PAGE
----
I think I’m having a good week, but with Stage 4 cancer, you can never be sure.

I went to the oral surgeon to have fluid from the infection (necrosis of the jaw) drained from my gums.  Depending on the level of pain, I have been switching from Advil to something much stronger, then back to Advil. It hurts most when the fluid from the infection increases.

The dead bone was developing sharp points that were cutting my tongue, so I asked the oral surgeon if he could shave down the top of the dead bone to make it smooth.  I was already full of Novocain, but as he was lightly shaving the top of the dead bone, it broke away, along with my back molar. The piece was quite large, and including the loss of the molar, you can imagine the size of the hole.

Now what?

As usual, no one knows much about necrosis of the jaw, because it is so rare. There are not many statistics, so we are all playing in the dark.

The best case scenario is for the area to heal and the jaw bone to regenerate. There will never be enough bone there to replace the molar, but I can live with that.

The worst case scenario is that the necrosis creeps up again in another part of my lower jaw and/or the wound never heals, leaving me on antibiotics and pain pills forever.  So, that's that!

We are less than a week away from October, which is Breast Cancer Awareness Month.  Our team has been working round the clock on ways to get the word out: We need more money for research!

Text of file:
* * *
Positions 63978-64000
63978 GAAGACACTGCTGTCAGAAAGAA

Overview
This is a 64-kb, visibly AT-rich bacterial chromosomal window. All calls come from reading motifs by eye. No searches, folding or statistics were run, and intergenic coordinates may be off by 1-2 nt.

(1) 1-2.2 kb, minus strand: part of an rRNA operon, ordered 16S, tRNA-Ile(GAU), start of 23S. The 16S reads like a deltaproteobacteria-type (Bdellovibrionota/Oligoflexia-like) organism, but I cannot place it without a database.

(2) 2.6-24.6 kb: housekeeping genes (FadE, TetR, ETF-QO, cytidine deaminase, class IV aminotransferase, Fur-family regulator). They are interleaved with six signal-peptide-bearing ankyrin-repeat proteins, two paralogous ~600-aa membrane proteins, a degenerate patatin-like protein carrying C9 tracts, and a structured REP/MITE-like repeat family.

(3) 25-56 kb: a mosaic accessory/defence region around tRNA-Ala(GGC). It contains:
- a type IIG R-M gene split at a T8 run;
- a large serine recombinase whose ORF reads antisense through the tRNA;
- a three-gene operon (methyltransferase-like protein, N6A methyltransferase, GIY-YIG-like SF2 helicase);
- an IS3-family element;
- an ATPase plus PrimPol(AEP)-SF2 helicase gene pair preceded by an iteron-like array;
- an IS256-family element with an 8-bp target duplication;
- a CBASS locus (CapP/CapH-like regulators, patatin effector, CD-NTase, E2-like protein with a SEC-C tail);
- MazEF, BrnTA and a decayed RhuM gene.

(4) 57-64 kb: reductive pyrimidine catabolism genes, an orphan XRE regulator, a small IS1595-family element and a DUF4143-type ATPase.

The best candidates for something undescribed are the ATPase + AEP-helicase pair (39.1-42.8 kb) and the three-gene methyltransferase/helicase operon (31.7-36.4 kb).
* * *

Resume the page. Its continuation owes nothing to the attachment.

Besides funding research, it looks like some women need to be better educated on their risk of breast cancer.

A new study will be released in San Francisco tomorrow at the 2013 Breast Cancer Symposium.  Out of 9,873 women surveyed in mammography centers, only 9.4 percent correctly assessed their breast cancer risk.  Forty-four percent underestimated their risk while 45.7 percent over-estimated their risk, which leaves us with more than a 90 percent lacking accurate knowledge.

I want to help change that. One in 8 women will be diagnosed with breast cancer in her lifetime. And if a woman has a family history of breast cancer, her risk is even higher. Beginning at age 40, women should have annual mammograms if they are at a normal risk, but women with higher risk start younger and may incorporate MRI screening. Talk to your doctor! Early detection saves lives.

You can help prevent breast cancer too. Stop smoking, maintain a healthy weight, cut down on alcohol consumption and exercise. We've heard it all before, but those things will help dramatically reduce your risk.

We are all in this fight together. Take the time to talk to your doctor, go on the Internet to get answers about your individual risk factors, and please, while you're walking, do some talking and make sure your girlfriends are doing this as well.  Knowledge is power!